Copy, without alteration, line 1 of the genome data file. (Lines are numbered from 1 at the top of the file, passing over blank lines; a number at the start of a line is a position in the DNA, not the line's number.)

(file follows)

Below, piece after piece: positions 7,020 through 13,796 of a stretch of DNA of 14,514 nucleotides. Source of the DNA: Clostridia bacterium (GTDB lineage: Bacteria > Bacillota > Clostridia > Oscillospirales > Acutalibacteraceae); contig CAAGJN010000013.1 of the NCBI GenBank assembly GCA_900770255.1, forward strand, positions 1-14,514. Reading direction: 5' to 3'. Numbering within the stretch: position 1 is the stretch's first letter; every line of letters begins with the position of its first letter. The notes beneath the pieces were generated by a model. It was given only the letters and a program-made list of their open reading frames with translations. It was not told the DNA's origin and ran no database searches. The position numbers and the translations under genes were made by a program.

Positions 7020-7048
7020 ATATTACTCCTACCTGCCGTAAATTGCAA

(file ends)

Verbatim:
Below, piece after piece: positions 7,020 through 13,796 of a stretch of DNA of 14,514 nucleotides. Source of the DNA: Clostridia bacterium (GTDB lineage: Bacteria > Bacillota > Clostridia > Oscillospirales > Acutalibacteraceae); contig CAAGJN010000013.1 of the NCBI GenBank assembly GCA_900770255.1, forward strand, positions 1-14,514. Reading direction: 5' to 3'. Numbering within the stretch: position 1 is the stretch's first letter; every line of letters begins with the position of its first letter. The notes beneath the pieces were generated by a model. It was given only the letters and a program-made list of their open reading frames with translations. It was not told the DNA's origin and ran no database searches. The position numbers and the translations under genes were made by a program.